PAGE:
Typewriter Demigod's picture
Typewriter Demigod from London is reading "White Noise" by DeLilo, "Moby-Dick" by Hermann Mellivile and "Uylsses" by Joyce May 18, 2012 - 3:35pm

But....I wrote YA stories. They have "fuck" in them around 100 times too.Also, cecorship is a terrible idea. A warning will only make them want to read it more. And cencorship kills free speech, and that is awful.

maabeille's picture
maabeille from Oregon August 23, 2013 - 8:55pm

Saying that a YA books is better because it has more swearing is a bit off to me. John Green's The Fault in Our Stars has swearing, but it's certainly not on the same level as Sarah Dessen's Just Listen, which has the f-word seemingly every other page. TFiOS is not only wildly popular, but also a genuinely good book. Just Listen, on the other hand, is popular amongst Dessen/teen romance fans, but it's not topping any charts across the board.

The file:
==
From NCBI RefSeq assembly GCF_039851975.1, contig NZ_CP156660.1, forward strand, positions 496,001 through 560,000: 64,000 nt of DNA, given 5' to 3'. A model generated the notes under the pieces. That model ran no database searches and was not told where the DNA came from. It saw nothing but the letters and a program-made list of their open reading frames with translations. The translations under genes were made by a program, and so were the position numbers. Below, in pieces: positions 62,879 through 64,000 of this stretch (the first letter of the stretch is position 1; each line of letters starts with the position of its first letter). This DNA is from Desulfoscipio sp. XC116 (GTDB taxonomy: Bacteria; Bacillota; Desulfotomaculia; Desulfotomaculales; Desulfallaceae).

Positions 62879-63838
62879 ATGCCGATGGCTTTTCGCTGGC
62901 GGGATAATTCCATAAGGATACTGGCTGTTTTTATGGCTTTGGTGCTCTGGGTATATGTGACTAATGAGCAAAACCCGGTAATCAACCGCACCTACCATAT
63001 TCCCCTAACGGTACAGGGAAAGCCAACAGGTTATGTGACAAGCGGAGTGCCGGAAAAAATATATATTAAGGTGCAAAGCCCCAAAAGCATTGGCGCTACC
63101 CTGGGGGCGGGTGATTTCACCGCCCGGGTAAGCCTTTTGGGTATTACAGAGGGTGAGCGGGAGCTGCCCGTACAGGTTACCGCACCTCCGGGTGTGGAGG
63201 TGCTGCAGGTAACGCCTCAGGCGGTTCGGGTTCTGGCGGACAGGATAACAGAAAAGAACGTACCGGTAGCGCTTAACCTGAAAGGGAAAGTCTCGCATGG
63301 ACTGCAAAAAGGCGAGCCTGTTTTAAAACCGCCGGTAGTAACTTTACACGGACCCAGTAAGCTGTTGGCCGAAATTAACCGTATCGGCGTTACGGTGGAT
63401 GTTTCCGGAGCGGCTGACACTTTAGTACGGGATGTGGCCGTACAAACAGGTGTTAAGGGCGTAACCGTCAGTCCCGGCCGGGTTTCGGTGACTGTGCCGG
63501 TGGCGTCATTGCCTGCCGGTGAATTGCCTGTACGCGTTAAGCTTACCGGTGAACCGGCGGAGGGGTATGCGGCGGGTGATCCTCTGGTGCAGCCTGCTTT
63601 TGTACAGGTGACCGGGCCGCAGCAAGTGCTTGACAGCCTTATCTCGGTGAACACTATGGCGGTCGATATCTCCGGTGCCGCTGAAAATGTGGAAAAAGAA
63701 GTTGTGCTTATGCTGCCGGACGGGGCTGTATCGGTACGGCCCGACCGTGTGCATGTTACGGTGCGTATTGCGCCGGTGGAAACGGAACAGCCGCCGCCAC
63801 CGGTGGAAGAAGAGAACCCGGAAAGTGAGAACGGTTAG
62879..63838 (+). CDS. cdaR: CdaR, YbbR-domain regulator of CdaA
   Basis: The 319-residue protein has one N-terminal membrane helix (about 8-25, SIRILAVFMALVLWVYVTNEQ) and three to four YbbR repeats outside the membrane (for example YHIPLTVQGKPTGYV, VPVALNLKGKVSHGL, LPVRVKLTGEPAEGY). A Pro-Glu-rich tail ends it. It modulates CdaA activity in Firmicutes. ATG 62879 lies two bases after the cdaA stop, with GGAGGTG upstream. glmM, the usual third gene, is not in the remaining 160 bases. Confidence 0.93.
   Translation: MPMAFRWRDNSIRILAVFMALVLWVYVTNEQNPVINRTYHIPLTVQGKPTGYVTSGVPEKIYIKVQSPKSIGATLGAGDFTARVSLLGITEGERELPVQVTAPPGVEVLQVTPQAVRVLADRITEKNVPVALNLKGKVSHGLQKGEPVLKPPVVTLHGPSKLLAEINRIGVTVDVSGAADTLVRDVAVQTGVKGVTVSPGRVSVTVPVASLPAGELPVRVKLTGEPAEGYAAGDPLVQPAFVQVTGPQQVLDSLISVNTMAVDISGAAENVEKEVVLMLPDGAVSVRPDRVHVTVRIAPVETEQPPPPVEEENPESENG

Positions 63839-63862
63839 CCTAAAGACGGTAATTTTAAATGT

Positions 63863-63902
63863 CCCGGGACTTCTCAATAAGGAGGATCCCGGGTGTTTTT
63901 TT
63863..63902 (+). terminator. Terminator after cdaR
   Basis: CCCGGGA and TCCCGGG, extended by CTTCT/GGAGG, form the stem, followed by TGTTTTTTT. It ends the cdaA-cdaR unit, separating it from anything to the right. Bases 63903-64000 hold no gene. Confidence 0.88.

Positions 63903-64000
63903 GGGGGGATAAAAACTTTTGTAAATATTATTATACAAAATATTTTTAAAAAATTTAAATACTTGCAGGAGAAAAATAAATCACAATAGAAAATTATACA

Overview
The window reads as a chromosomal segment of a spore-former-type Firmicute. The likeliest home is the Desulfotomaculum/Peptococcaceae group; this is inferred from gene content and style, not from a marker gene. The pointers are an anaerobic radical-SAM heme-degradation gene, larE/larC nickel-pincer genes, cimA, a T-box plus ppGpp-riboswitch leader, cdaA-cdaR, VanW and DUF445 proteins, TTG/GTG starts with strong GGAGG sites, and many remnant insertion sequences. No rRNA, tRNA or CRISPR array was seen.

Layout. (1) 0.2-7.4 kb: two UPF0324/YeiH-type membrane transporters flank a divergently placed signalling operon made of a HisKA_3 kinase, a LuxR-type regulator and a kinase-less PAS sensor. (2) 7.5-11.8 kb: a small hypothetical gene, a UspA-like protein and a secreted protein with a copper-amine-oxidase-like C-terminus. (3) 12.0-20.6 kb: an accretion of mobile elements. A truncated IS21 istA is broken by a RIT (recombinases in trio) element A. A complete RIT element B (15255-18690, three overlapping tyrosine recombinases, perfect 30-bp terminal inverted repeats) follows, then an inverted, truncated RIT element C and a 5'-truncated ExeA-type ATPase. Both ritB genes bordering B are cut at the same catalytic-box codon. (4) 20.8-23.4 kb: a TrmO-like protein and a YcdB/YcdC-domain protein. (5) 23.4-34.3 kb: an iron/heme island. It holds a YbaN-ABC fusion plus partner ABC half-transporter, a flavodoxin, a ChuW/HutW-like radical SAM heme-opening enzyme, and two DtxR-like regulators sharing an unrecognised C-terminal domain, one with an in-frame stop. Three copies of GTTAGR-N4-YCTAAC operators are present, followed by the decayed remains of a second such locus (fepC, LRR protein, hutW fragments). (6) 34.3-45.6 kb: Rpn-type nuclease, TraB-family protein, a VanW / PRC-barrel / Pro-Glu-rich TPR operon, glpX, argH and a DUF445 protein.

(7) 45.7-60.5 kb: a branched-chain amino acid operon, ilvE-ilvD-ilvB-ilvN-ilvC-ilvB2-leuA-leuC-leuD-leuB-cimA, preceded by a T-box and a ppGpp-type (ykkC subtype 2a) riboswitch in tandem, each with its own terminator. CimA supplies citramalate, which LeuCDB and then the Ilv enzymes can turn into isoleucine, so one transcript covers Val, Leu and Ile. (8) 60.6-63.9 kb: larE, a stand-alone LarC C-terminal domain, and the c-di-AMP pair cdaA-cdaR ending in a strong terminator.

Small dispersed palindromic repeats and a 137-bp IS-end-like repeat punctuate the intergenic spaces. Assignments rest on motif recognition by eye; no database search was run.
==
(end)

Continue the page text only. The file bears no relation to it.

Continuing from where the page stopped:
The idea of sanitizing books for any reason is a bad idea, but so is saying that just because a book falls into a certain category or is aimed at a certain audience, it should be allowed to do whatever it wants because that audience is already doing that certain thing. Swearing isn't going to ruin teens' lives, but it's shoveling it into books isn't going to necessarily improve them, either. It feels like people are getting caught up with the idea that 'this is for teens, they're big kids and they can take it' (especially with profanity), that they forget that sometimes it's not necessary to tell the story they're trying to make.